This is an aerial view of the San Juan Generating Station in northwest New Mexico. (Albuquerque Journal File)
Copyright © 2015 Albuquerque Journal
Questions about whether Public Service Company of New Mexico is adding costly pollution-control technology that critics say isn’t required by regulators at the coal-fired San Juan Generating Station could be a key issue in regulatory hearings that began Monday in Santa Fe.
PNM contends the technology is required by the state and federal governments, but a top state environment official disputed that in a Dec. 9 email.
Under an agreement with the U.S. Environmental Protection Agency, PNM is seeking Public Regulation Commission approval to shut down two of San Juan’s four generating units and to install pollution controls on the remaining two units to meet federal haze regulations.
But environmentalists and clean-energy advocates say PNM is going beyond what the EPA or the state Environment Department require to meet air quality regulations by proposing to install two distinct pollution controls on each of the generators that continue to operate at San Juan – one that reduces haze and a second that reduces particulate emissions.
Some of the utility’s critics argue that all four of the coal-fired units should be shut down and the power replaced with renewables. In essence, they’re now saying PNM’s proposal is “greener” than it has to be to meet air quality regulations.
Close scrutiny of the “balanced draft” issue is expected in the San Juan hearings that began Monday, and in PNM’s new rate case if the investment is approved by the PRC, said Steve Michel, chief counsel for Western Resource Advocates.
“Balanced draft may produce environmental benefits, but it’s not required under any law or regulation,” Michel said. “PNM asked to have it in their permit. It’s a fabricated need.”
By doing so, the total cost for new technology at San Juan will rise from $41 million if PNM simply meets EPA requirements to $157 million for all the controls the utility proposes. That’s according to PNM cost estimates included in its filings with the PRC.
Much of those costs will be borne by New Mexico ratepayers.
PNM says both controls – which include selective noncatalytic reduction (SNCR) and balanced draft technology – are needed at the plant. SNCR helps lower nitrogen oxide emissions, which cause haze, and it’s an EPA requirement for San Juan.
Balanced draft, meanwhile, will provide better control of air flow through boilers, allowing PNM to further reduce particulate emissions from leaky ducts and piping. It’s the balanced draft technology that opponents are challenging.
PNM says balanced draft is required under the plant’s air quality permit approved by the state Environment Department for the power plant. It’s also justified to better enable San Juan to comply with EPA’s National Ambient Air Quality Control Standards, PNM spokeswoman Susan Sponar told the Journal.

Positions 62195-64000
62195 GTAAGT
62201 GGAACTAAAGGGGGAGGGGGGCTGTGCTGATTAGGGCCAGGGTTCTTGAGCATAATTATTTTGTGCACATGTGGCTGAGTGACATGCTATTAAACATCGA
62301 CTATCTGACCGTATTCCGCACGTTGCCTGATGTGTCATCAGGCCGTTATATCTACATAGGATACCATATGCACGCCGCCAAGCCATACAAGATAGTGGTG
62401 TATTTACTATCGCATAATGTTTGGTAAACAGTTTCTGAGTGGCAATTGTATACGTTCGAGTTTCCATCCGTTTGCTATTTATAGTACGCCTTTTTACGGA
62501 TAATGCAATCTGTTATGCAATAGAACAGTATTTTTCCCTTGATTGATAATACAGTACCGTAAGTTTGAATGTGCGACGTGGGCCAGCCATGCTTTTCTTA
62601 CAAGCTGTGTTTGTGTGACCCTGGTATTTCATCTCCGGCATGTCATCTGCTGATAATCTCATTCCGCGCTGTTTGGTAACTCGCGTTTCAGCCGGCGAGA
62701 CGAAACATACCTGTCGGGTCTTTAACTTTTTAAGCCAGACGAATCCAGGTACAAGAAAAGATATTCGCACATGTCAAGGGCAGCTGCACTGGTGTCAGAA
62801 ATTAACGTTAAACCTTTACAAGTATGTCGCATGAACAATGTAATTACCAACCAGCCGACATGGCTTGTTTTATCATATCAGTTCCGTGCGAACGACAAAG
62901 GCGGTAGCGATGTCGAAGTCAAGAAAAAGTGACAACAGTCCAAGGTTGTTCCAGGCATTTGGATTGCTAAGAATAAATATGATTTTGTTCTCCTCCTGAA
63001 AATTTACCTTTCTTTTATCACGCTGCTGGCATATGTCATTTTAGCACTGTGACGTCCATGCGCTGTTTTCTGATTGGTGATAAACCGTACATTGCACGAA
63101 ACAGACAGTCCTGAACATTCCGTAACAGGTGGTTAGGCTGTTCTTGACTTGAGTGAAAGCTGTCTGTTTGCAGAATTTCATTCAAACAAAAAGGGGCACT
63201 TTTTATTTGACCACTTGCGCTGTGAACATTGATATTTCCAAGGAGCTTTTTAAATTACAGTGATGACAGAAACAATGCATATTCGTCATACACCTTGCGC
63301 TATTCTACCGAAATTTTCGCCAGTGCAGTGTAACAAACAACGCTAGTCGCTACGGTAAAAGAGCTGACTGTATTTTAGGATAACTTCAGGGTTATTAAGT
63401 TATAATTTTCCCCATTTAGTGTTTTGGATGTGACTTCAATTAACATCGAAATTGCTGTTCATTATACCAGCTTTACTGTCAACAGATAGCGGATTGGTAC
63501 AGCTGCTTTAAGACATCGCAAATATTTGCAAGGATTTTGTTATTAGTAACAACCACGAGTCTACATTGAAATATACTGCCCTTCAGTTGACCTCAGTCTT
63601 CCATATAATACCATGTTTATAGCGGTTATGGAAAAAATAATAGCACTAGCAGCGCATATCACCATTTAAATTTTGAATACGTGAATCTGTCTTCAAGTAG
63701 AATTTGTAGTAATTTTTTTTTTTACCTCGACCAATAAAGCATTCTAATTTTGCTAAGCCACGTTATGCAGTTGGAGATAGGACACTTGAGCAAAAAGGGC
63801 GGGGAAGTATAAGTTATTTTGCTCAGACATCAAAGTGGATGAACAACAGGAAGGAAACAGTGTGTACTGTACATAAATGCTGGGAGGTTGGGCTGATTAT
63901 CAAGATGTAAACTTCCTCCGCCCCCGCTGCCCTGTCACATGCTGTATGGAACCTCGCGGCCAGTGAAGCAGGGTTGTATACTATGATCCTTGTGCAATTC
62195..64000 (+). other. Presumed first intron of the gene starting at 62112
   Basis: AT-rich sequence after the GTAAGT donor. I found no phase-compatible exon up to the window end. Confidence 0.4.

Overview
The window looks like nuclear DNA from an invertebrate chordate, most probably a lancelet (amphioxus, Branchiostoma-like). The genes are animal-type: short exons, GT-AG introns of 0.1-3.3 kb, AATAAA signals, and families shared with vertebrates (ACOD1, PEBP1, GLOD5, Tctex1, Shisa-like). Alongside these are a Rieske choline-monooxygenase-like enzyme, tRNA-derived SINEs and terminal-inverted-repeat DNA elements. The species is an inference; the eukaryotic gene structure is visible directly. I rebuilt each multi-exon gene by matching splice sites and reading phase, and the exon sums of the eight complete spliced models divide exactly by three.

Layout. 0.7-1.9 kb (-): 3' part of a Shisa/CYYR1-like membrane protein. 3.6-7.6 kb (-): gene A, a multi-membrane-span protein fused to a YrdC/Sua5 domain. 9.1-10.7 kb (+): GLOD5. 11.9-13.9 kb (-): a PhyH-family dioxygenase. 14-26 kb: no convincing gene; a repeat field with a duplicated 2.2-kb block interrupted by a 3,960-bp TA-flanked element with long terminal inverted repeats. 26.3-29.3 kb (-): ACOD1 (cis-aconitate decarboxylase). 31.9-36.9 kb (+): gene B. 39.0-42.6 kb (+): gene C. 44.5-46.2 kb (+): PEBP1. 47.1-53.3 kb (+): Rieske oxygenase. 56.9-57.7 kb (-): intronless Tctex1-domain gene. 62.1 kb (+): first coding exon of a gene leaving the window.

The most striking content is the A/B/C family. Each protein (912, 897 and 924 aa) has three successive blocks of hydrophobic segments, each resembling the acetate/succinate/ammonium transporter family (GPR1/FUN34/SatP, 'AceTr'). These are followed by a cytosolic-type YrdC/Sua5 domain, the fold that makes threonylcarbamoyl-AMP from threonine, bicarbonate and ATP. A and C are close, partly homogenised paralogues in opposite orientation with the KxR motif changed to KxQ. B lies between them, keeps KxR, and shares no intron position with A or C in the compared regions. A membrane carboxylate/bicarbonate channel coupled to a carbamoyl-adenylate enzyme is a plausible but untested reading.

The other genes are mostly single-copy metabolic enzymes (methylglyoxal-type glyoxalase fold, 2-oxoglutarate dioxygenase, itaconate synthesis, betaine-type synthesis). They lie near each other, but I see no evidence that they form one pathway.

But in a Dec. 9 email to PRC staff, the head of the state Environment Department’s Air Quality Bureau, Richard Goodyear, disputed those claims. The email was obtained by the Coalition for Clean Affordable Energy through the Inspection of Public Records Act.
“Please note that PNM’s assertion that the state of New Mexico required the balanced draft conversion is incorrect,” Goodyear wrote in the email. “PNM’s request to implement the balanced draft project was entirely voluntary and only appears in the air quality permit because PNM requested the inclusion of the project in their air quality application.
“As PNM was in compliance with ambient applicable air quality standards in effect prior to the proposed installation of the balanced draft project, it should be noted that the project is not required to comply with any applicable ambient air standard.”
In response to Goodyear’s email, PNM confirmed that it proposed balanced draft as part of its permitting application in 2011 to “best address” issues regarding the emission of particulate matter, and to improve its ability to meet air quality standards.
“PNM worked proactively with the New Mexico Environment Department to propose a solution balancing the interests of customers and the environment,” Sponar said in an email to the Journal on Monday.
Environmental organizations say the extra costs for balanced draft is unjustified, since it’s not required to meet state or federal regulations.
New Mexico ratepayers would bear the lion’s share of the extra expense, since as majority owner at San Juan, PNM will pay $92 million, or nearly 60 percent of the total $157 million in pollution control costs. That includes $24 million for SNCR and $68 million for balanced draft.
“PNM is saying balanced draft will help them meet fugitive emissions standards, but nobody ever said they were out of compliance with those standards,” said Chuck Noble, attorney for the Coalition for Clean Affordable Energy. “That makes it look like PNM is just putting this investment in to pad its rate base, which allows it to earn more profits.”
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